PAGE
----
Tobacco Use and Periodontal Disease

Understand the Dangers

If you are a smoker who is concerned about the effects smoking can have on your health, congratulations! By accessing information about the negative impacts of tobacco use, you are taking the first step toward quitting.

The American Academy of Periodontology wants you to understand yet another good reason to quit: tobacco use is harmful to oral health.

 

Time to Quit

The American Academy of Periodontology hopes to help educate the public about one specific threat to smokers – periodontal disease. Recent studies have shown that tobacco use may be one of the most significant risk factors in the development and progression of periodontal disease. In addition, following periodontal treatment or any type of oral surgery, the chemicals in tobacco can slow down the healing process and make the treatment results less predictable.

How does smoking increase your risk for periodontal disease? As a smoker, you are more likely than nonsmokers to have the following problems:

  • Calculus – plaque that hardens on your teeth and can only be removed during a professional cleaning

  • Deep pockets between your teeth and gums

  • Loss of the bone and tissue that support your teeth

 

If the calculus is not removed during a professional cleaning, and it remains below your gum line, the bacteria in the calculus can destroy your gum tissue and cause your gums to pull away from your teeth. When this happens, periodontal pockets form and fill with disease-causing bacteria.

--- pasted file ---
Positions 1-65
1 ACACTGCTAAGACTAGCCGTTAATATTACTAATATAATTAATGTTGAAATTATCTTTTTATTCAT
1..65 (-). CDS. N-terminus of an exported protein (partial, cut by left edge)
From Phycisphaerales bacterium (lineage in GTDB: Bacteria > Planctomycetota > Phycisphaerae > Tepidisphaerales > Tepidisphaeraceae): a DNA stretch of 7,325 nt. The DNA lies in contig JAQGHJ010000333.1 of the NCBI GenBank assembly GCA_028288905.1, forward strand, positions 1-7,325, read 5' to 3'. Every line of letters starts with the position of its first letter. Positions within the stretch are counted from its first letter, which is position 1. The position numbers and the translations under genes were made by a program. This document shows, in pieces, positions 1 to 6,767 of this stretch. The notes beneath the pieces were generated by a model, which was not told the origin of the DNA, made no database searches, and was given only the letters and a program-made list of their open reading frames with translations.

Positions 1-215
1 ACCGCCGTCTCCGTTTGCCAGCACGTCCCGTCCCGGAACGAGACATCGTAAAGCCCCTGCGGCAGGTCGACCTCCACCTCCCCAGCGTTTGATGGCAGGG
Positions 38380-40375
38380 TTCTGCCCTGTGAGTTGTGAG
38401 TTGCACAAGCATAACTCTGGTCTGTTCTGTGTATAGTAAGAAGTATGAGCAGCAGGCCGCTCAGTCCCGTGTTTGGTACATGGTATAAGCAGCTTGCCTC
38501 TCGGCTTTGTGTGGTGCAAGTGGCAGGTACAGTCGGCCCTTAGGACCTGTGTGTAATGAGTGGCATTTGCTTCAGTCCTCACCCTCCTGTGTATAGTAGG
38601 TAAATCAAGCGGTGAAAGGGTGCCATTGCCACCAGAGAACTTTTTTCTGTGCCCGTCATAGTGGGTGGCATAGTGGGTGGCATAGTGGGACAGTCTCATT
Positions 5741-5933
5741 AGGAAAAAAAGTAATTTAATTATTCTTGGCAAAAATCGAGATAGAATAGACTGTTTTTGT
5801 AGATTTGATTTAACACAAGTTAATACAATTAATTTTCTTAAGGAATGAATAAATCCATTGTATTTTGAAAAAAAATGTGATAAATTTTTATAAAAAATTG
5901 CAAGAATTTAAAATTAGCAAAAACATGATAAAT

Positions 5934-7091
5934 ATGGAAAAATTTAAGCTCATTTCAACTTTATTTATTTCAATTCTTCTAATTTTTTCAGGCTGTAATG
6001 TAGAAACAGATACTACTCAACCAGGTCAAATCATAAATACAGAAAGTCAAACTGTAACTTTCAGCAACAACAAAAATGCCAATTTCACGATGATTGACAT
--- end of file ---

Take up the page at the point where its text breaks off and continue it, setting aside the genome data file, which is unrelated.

If left untreated, periodontal disease will progress. The pockets between your teeth and gums can grow deeper, allowing in more bacteria that destroy tissue and supporting bone. As a result, the gums may shrink away from the teeth making them look longer. Without treatment, your teeth may become loose, painful and even fall out.

 

Save Your Smile

Research shows that smokers loose more teeth than nonsmokers do. In fact, according to data from the Centers for Disease Control and Prevention, only about 20 percent of people over age 65 who have never smoked are toothless, while a whopping 41.3 percent of daily smokers over age 65 are toothless.

In addition, research shows that current smokers don't heal as well after periodontal treatment as former smokers or nonsmokers. But these effects are reversible if the smokers kick the habit before beginning treatment.

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